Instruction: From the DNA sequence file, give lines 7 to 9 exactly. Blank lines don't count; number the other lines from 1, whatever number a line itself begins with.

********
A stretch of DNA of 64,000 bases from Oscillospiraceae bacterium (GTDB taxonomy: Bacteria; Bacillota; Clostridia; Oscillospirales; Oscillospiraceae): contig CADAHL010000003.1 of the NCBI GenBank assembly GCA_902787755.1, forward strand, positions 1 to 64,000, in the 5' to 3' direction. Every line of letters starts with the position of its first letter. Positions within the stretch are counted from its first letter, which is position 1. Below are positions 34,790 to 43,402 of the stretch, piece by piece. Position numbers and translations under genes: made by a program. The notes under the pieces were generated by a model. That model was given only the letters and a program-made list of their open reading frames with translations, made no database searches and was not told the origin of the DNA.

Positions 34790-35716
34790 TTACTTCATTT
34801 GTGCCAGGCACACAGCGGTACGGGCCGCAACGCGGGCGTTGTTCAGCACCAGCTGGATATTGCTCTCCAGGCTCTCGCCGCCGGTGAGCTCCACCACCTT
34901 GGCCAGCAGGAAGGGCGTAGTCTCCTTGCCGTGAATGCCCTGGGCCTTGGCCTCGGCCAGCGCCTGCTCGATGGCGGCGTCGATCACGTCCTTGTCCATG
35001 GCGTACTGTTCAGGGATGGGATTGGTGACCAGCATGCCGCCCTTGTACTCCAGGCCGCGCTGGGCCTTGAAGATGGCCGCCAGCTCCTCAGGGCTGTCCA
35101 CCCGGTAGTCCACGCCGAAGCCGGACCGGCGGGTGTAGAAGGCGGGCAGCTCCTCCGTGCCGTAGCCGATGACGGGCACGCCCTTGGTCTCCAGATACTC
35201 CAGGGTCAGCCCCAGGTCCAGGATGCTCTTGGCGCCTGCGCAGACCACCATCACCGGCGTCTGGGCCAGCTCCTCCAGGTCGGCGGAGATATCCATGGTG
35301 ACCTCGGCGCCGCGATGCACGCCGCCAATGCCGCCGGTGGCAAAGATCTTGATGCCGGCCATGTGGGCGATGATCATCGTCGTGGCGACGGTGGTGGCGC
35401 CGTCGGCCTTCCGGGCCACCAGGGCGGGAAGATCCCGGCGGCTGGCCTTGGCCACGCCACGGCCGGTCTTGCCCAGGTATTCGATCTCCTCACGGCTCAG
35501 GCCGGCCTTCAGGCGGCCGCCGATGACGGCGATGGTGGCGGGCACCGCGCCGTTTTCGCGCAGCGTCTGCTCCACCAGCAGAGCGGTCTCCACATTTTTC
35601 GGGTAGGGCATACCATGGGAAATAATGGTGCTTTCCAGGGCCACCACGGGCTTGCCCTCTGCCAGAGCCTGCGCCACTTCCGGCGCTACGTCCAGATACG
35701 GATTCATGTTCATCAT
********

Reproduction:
35101 CCCGGTAGTCCACGCCGAAGCCGGACCGGCGGGTGTAGAAGGCGGGCAGCTCCTCCGTGCCGTAGCCGATGACGGGCACGCCCTTGGTCTCCAGATACTC
35201 CAGGGTCAGCCCCAGGTCCAGGATGCTCTTGGCGCCTGCGCAGACCACCATCACCGGCGTCTGGGCCAGCTCCTCCAGGTCGGCGGAGATATCCATGGTG
35301 ACCTCGGCGCCGCGATGCACGCCGCCAATGCCGCCGGTGGCAAAGATCTTGATGCCGGCCATGTGGGCGATGATCATCGTCGTGGCGACGGTGGTGGCGC